By Tony Sokol
Whether you’re clapping, stomping, picking or strumming, Yuka C. Honda’s upcoming Limbs is the a place where heads, hands and feet all meet. The former taller half of Cibo Matto seamlessly sound, rhythm, and movement in her new work, which premieres at National Sawdust on 80 North 6th Street, Brooklyn, New York 11249 on May 28. Doors open at 3:30 p.m. It will cost you $29 if you reserve tickets now. If you wait, it will cost you $34 at the door.
Yuka C. Honda is a Japanese composer/musician and producer residing in New York City,” reads the Facebook announcement.
“She is best known for the band Cibo Matto, which she co-founded with Miho Hatori in 1994 and in which Honda created a unique one-man band sound by triggering samples ‘live’. Honda released three solo albums (on the Tzadik label) and has produced recordings by Sean Lennon, Martha Wainwright, YOKO ONO PLASTIC ONO BAND and Cibo Matto. She has recorded and performed with a wide range of musicians such as Yoko Ono, Bernie Worrell, Esperanza Spalding, Marc Ribot, Laurie Anderson, Sean Lennon, Yoshimi (of The Boredoms), Nels Cline, Zeena Parkins, Susie Ibarra, Kimbra, Thomas Bartlett and Trixie Whitley among others.
“Composer/Percussionist Susie Ibarra creates live and immersive music that explores rhythm, indigenous practices and interaction with cities and the natural world. Ibarra is a Yamaha, Paiste and Vic Firth Drum Artist. She is a 2014 TEDSenior Fellow. Ibarra is premiering an album recorded with DreamTime Ensemble on Decibel Collective in 2017. Titled Perception, it is a collection of pieces around the idea of finding unfixed meaning in sensory experiences and interaction in ones environment.
Ibarra has performed with luminaries such as Pauline Oliveros, NEA heritage artist Danongan Kalanduyan, John Zorn, Wadada Leo Smith, Dave Douglas, Tania Léon, Ikue Mori, Yusef Komunyakaa, Yuka Honda, Sylvie Courvoisier, Trisha Brown, Derek Bailey, Marc Ribot, Jennifer Choi, Craig Taborn, Mali singer songwriter Mamadou Kelley and Hamdcha Sufi Group of Fez, Morocco.
Her work includes Musical Water Routes in the Medina of Fez, a music and river route mobile app walk in collaboration with architect Aziza Chaouni released at the 2016 Sacred Music Festival of Fez; Mirrors and Water, a composition and sonic installation commissioned for Ai Wei Wei’s Circle of Animals/Zodiac Signs at the sculpture trail of the National Museum of Wildlife Art, Jackson, Wyoming in 2015; Digital Sanctuaries, a modular music app walk that remaps cities with sanctuaries of music and engages with historical and cultural sites within a city with music composed by Electric Kulintang, commissioned by Lower Manhattan Cultural Council and City of Asylum Pittsburgh; Circadian Rhythms, commissioned for Earth Day 2013 at Rensselaer RPI EMPAC inspired by endogenous rhythms for 80 percussionists and 8.1 surround sound of Macaulay Library recordings; The City, a Radio Radiance commission for Young Peoples Chorus of NYC; We Float, a 2014 commission by Ecstatic Music Festival with singer songwriter Mirah, a sonic retelling of space explorations; The Cotabato Sessions, a digital music film and album that captures one family legacy of gong-chime kulintang music in Mindanao, Philippines.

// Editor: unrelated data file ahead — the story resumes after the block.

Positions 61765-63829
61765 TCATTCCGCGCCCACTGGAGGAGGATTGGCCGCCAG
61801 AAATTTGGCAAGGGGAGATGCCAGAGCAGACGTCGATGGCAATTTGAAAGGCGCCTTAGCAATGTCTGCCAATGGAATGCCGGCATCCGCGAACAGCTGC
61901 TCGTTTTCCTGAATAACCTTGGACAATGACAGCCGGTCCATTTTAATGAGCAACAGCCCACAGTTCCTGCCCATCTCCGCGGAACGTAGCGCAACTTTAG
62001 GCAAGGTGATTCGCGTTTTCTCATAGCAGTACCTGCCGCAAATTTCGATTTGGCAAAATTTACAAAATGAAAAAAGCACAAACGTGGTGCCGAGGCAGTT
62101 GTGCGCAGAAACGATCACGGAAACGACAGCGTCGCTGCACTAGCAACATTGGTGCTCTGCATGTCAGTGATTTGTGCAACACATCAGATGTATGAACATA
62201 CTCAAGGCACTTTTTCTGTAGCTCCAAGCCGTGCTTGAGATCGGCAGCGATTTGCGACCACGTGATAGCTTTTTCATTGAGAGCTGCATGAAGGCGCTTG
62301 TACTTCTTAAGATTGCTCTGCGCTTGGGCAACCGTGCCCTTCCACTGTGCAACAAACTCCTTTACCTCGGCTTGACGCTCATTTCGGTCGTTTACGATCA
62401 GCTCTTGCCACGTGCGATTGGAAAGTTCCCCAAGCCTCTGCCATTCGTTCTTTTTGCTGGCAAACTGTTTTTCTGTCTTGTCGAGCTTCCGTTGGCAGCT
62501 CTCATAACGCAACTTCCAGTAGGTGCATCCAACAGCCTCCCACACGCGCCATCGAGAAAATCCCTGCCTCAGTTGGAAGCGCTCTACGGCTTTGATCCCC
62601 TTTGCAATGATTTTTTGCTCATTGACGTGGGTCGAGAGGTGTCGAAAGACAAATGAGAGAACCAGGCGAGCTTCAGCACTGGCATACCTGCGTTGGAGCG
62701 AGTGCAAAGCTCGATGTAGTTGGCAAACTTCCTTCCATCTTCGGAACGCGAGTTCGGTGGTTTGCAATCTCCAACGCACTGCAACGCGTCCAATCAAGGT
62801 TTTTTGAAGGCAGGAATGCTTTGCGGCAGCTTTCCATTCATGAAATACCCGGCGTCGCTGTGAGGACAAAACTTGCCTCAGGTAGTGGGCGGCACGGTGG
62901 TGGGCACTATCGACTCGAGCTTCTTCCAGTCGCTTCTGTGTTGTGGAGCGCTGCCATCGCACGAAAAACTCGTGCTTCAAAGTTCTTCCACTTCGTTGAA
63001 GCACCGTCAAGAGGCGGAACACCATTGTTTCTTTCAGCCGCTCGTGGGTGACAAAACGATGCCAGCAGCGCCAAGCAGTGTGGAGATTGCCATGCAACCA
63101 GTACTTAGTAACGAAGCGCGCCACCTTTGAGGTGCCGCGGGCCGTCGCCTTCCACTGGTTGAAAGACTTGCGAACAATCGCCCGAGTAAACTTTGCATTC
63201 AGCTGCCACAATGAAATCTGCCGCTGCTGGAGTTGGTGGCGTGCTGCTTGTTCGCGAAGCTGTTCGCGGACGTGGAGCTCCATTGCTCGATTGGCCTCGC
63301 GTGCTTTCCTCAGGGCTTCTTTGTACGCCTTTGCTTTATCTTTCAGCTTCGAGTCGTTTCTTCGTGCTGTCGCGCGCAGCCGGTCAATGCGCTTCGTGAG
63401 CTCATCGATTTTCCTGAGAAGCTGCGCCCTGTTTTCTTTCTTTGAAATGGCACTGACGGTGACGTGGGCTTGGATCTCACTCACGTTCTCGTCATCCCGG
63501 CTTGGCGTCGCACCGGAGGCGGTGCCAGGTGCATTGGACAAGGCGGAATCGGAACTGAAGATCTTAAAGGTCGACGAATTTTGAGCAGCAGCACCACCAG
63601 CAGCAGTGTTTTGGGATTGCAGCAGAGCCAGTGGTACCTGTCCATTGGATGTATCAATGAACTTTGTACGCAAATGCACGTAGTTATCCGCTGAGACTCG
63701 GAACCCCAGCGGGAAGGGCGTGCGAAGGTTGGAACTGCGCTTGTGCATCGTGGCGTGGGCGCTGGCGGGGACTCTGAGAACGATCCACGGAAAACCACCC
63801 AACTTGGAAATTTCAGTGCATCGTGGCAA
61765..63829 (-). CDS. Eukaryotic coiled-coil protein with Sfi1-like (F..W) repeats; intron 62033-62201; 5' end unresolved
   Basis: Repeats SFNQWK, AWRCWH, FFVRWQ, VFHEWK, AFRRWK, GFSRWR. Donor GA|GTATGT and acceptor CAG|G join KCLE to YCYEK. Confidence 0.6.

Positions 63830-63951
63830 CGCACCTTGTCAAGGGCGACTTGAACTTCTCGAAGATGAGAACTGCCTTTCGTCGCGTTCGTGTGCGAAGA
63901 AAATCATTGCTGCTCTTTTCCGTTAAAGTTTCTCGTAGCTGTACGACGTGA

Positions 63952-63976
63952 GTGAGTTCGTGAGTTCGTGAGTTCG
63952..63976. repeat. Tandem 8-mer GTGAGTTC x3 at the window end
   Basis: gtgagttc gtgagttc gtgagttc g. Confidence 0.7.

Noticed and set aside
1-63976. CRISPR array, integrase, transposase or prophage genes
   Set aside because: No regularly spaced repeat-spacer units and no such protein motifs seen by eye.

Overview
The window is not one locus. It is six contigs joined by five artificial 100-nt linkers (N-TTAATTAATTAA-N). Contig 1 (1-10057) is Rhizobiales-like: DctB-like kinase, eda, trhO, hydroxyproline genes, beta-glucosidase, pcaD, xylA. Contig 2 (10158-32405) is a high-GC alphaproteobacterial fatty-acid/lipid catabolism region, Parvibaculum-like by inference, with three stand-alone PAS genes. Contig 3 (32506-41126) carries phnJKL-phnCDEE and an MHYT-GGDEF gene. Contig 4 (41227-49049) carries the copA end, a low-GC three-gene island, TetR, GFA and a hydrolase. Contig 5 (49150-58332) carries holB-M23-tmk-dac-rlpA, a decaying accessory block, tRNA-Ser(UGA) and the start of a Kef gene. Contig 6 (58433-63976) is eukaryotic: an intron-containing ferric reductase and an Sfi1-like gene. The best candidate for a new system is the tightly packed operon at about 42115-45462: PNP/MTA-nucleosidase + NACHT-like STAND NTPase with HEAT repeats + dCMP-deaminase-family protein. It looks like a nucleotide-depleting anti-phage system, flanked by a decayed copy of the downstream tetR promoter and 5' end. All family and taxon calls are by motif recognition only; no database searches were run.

In 2016 Ibarra was a convener at a winter school in Kyoto, Japan titled Mapping the Aesthetics of Urban Life in Asia, A dialogue with the arts. She is a Faculty member at Bennington College where she teaches Performance, Percussion, and at the Center for Advancement of Public Action. Her teaching at the Center focuses on her work in urban and rural revitalization with the arts, art intervention and advocacy for human rights extended equally to women and girls.
Kazu Kumagai is the one and only tap dancer, who received a 2016 Bessie Award for “Outstanding Performance”; 2014 The Flo-Bert Award which honors “outstanding figures in the field of tap dance” from the N.Y. committee to celebrate National Tap Dance Day.
Mentored by Gregory Hines, Andrew Nemr is considered one of the most diverse tap dance artists today. An international performer, choreographer, educator and speaker, Andrew’s work explores tap dance as a vehicle for storytelling and community building. He has played with Grammy Award winning musicians across multiple genres, founded and directed the tap dance company Cats Paying Dues, and co-founded the Tap Legacy™ Foundation, Inc. (along with Hines).
“A masterly tapper” (New York Times), Nemr’s work has been recognized with a TED Fellowship, acceptance into the SupporTED Collaboratorium, grants from the National Endowment for the Arts American Masterpieces: Dance Initiative and the CUNY Dance Initiative, a FloBert Award for Tap Dance Excellence, and residencies with Quarterly Arts Soiree at Webster Hall, BRICLab, More Art’s Engaging Artists program, Surel’s Place, and the TED Residency. Nemr is recorded on the Grammy nominated recording Itsbynne Reelby Dave Eggar, the DVD Documentary and companion album Tuesdays at Mona’s by Mona’s Hot Four, and narrates the DanceTime Publications DVD, Tap Dance History: From Vaudeville to Film. An avid public speaker, Nemr now uses the story of his journey and the craft of tap dance to speak on ideas of identity, community, faith, and love.”